When a context is present, there is a chance that I can play! Playing is good. Unfortunately, in our desire to ease students’ frustrations/suffering in the learning process we (teachers/parents/administrators) often seek to give them the words they need before they need them, creating a situation in which students don’t know what to do with what has been given to them. We expect a child to wait patiently with a word for the right time to spring into action and use it.
So, what might a lesson look like in which we try to put students in a problematic situation before introducing the vocabulary necessary to describe the phenomena we want students to reason about? Consider a potential revision to the previous scenario in which the goal of the lesson was to teach students about: like terms, monomials, binomials, trinomials, and ultimately polynomials. Changing the goal from language acquisition to critical thinking might play out like this.
The Birth of Puzzlement
Teacher: I’m thinking of a number…so that 3 less than twice my number plus my number again equals 15. What number am I thinking of?
Did you find yourself trying to answer the question? Maybe you did and maybe you didn’t. The point is that students have a starting point to imagine what could happen. A debate could break out about what that number is and students could talk to each other. The situation could be changed enough to make them think again until they are comfortable with the phenomenon – searching for an unknown number that satisfies the given condition.
Eventually, when the situation gets complicated enough, we might need the terms: like terms, monomials, binomials, trinomials, and ultimately polynomials. We know we are at that point when students see the need to refer to 3 less than twice my number as one entity instead of two. What would we call that thing? It is incumbent on us as teachers to bring students to this point through a careful selection of tasks. There is no algorithm other than asking the question, “How can I puzzle my students the right amount today?”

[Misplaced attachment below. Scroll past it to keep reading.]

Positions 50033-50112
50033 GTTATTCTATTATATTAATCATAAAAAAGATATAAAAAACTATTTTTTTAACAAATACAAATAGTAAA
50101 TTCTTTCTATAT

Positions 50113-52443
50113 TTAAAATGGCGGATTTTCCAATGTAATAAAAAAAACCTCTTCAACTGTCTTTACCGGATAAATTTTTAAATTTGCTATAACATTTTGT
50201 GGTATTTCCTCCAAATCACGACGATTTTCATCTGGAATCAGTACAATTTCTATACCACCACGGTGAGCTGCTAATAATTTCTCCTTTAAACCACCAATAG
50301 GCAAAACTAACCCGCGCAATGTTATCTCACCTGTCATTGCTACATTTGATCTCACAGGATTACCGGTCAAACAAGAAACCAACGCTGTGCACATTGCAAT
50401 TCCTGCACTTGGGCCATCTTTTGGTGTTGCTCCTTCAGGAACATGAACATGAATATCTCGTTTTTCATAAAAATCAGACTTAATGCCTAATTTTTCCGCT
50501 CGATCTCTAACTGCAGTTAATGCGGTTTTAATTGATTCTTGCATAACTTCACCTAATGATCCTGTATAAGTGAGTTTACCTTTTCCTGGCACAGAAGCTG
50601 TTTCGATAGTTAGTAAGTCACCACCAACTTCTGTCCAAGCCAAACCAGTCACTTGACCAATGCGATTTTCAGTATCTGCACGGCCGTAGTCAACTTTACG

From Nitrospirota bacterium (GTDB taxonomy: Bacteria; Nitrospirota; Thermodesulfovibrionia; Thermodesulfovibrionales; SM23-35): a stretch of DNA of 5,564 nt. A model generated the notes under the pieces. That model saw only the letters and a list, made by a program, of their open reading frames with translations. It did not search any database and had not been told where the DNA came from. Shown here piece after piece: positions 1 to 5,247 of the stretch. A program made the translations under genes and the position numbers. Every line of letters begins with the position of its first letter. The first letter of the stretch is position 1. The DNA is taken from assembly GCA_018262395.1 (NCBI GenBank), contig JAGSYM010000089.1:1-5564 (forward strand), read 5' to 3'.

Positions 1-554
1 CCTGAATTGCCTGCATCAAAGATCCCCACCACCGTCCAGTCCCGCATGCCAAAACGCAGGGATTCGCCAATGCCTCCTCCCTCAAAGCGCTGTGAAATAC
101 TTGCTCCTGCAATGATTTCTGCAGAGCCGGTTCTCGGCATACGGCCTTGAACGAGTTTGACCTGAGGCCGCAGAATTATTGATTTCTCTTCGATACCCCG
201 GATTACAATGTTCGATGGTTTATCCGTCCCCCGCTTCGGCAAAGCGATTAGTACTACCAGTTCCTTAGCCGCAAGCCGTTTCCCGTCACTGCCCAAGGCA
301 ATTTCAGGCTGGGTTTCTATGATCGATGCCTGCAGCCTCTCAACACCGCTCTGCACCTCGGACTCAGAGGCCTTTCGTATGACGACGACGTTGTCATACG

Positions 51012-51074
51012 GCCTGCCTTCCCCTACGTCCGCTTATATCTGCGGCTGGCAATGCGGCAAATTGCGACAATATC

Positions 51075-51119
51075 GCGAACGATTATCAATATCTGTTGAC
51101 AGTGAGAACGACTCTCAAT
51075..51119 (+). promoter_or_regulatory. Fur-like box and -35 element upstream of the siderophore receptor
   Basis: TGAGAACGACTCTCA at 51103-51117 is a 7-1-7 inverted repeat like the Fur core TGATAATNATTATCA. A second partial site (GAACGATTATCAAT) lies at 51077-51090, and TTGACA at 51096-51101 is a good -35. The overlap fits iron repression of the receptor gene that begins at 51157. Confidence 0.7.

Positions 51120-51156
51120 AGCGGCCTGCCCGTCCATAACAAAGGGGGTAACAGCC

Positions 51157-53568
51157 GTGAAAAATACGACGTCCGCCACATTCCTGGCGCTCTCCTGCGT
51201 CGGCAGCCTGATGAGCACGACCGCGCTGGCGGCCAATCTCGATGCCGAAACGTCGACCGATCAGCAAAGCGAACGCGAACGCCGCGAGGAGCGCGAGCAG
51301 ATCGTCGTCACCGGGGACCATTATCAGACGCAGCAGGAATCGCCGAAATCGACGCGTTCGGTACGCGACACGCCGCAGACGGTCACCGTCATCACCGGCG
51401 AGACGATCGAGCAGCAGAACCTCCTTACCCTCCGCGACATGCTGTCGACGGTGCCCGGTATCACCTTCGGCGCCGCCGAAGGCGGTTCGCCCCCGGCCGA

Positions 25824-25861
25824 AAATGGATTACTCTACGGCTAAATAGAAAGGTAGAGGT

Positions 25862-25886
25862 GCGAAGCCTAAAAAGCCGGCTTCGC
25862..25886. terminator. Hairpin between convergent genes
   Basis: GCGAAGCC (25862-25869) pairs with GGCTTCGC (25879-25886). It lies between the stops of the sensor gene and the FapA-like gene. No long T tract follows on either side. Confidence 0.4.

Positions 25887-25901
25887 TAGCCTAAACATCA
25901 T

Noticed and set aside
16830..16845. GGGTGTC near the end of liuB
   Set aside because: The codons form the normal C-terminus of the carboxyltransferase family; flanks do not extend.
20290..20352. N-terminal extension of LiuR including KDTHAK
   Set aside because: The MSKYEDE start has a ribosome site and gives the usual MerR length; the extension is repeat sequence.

One argument to continue pre-teaching vocabulary is that a student (a second language learner in particular) might not know what a word means and might not have a sense of the question at hand. In that case, isn’t it better to pre-teach vocabulary?
There are no hard and fast rules. Sometimes yes, but usually no. In fact, I have come to see that puzzlement goes hand in hand with confusion in the beginning and that this is a sign that learning can occur. It represents the possibility that something can be learned and this is what excites me most about teaching. I WANT students to raise questions about words they don’t understand and begin to ask questions about them spontaneously. I WANT students to play out the scenario under their own interpretations—whatever those interpretations are. I WANT debate.
Unfortunately, too often we see no possibility of debate because we spend far too much time focusing on the wrong lessons. The irony about language acquisition is that it happens best as we use the language we have, not when we are taught words out of context. To really learn a term, we must first have something to talk about that requires the new word itself. In short, here is where we lose our way. To quote a colleague, “We are so fearful we won’t cover the material, that we fail to uncover something meaningful.”
Harel, G., Fuller, E., & Soto, O., (in press), Determinants of a DNR expert's teaching, In Transforming Mathematics Instruction: Multiple approaches and practices, (Li, Y., Ed.), Springer.
Harel, G. (2008). DNR Perspective on Mathematics Curriculum and Instruction: Focus on Proving, Part I,ZDM—The International Journal on Mathematics Education, 40, 487-500.
Harel, G. (2008). DNR Perspective on Mathematics Curriculum and Instruction, Part II, ZDM—The International Journal on Mathematics Education.